Urooj Iqbal's family says she reported her husband, Dilawar Ali, to the police for harassing her but no action was taken. Ali has been arrested and charged with murder.
A Pakistani female journalist was shot and killed by her husband earlier this week in the eastern city of Lahore after he demanded she quit her job.
Urooj Iqbal worked for a local Urdu language newspaper. She was entering her office in Lahore when her husband Dilawar Ali shot her in the head, Daily Times reported.
The International Federation of Journalists (IFJ) on Friday urged Pakistan to conduct a probe into Monday’s murder of Urooj Iqbal, who was a reporter at a local newspaper.
“The tragic death of Urooj Iqbal is an urgent reminder of the constant and pervasive violence women in the media face, whether it be as a result of their occupation or gender," IFJ General Secretary Anthony Bellanger said.
Iqbal’s family says she had alerted police her husband was harassing her, but that no action was taken.
In the police report, her brother said Iqbal married Ali seven months ago but the relationship fell apart over issues like pressure to quit working.
Police have arrested Ali and charged him with murder.
Young woman journalist killed for going to work, not quitting job - Seventh female reporter to be fatally targeted. https://t.co/4rNvP8UZQ2— #WomenInJournalism (@CFWIJ) November 28, 2019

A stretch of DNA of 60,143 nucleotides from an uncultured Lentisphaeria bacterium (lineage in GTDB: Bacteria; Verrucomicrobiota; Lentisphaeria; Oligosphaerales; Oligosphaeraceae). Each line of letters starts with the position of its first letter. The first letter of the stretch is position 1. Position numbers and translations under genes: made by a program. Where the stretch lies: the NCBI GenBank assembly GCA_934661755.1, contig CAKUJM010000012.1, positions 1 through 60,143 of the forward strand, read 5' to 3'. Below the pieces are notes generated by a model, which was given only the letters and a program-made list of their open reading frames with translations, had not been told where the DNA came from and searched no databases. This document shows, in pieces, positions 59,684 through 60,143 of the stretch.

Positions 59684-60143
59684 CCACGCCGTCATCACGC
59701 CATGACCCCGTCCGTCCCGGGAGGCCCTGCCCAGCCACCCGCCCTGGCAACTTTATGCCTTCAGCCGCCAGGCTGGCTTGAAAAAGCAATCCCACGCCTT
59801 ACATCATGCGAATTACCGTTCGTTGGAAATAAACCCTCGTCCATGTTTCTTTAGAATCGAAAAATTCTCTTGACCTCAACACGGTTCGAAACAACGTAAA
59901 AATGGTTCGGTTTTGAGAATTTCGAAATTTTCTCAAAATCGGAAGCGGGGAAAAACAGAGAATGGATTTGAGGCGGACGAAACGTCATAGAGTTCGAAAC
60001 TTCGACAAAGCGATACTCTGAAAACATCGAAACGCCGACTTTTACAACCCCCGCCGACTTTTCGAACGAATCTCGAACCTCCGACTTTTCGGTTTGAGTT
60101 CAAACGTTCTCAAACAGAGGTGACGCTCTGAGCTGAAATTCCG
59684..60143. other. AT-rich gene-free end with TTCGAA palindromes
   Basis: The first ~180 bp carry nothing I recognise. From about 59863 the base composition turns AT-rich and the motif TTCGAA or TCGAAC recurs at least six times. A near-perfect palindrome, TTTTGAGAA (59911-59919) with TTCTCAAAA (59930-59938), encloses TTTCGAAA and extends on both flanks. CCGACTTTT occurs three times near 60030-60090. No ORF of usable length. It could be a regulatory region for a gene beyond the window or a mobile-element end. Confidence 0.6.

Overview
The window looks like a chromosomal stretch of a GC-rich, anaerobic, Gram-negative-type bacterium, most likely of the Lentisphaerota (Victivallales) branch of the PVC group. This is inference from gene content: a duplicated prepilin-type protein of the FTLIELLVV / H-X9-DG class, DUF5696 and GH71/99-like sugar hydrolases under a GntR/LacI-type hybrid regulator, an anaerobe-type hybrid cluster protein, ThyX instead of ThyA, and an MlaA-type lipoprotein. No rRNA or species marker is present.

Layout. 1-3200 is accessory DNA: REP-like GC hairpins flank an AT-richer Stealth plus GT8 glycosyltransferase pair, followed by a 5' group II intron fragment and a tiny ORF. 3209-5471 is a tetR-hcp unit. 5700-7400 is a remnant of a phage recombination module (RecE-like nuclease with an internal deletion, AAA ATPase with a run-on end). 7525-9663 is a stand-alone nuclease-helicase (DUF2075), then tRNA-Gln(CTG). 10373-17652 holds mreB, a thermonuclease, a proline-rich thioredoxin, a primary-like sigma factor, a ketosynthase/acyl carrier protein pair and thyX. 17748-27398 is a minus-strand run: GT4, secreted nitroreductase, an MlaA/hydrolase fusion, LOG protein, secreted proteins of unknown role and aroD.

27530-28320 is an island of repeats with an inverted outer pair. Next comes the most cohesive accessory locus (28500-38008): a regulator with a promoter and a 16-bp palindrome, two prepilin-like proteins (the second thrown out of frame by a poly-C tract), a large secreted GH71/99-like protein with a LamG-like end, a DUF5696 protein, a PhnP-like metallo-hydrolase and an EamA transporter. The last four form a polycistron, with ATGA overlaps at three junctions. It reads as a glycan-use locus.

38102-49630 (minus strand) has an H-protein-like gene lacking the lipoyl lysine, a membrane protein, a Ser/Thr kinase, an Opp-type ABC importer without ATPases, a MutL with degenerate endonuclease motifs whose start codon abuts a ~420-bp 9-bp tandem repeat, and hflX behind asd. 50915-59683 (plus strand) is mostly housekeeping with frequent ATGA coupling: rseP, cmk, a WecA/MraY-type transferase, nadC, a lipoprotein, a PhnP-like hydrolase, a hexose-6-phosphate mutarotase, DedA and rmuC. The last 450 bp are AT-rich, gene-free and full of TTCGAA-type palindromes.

Pakistan:— Tara Nath Dahal (@tndahal7) November 29, 2019
Urooj Iqbal, a female journalist-27( who worked for an Urdu daily located in central Lahore on Monday) was shot and killed by her husband.The crime reporter was allegedly killed by her husband for not agreeing to quit her job.@ForumFreedom @freepressunltd
Almost one in every three married women in Pakistan report facing physical violence from their husband. This is compounded by the fact that honour killings –– usually by a male relative or intimate partner –– are rampant in the country, despite codified laws.
Pakistani women often face harassment at the workplace, but many offenders escape punishment as victims don’t report such incidents to avoid further social stigma.
Unlike Iqbal, who did approach the police, few women journalists report these incidences.
Pakistani women journalists routinely face harassment in the workplace and online – almost one in two experience gender-based violence in their line of work.
The Challenges of Pakistan's Female Journalists @Diplomat_APAC https://t.co/Nr11uFEDsh Threats of gender-based violence,harassment,negative societal attitudes,stifled career progress,and a significant gender pay gap are only some of the added challenges ...— meena gabeena (@gabeeno) July 14, 2018
IFJ calls for investigation
The IFJ has demanded an immediate investigation into the incident and condemned all acts of violence against women.
"This heartbreaking news took place on the International Day for the Elimination of Violence Against Women, a day of solidarity where we campaign and fight for the end of gendered violence. Not only is this attack evidence of the severity of violence against women, it demonstrates the brutal consequences of not addressing violence against women."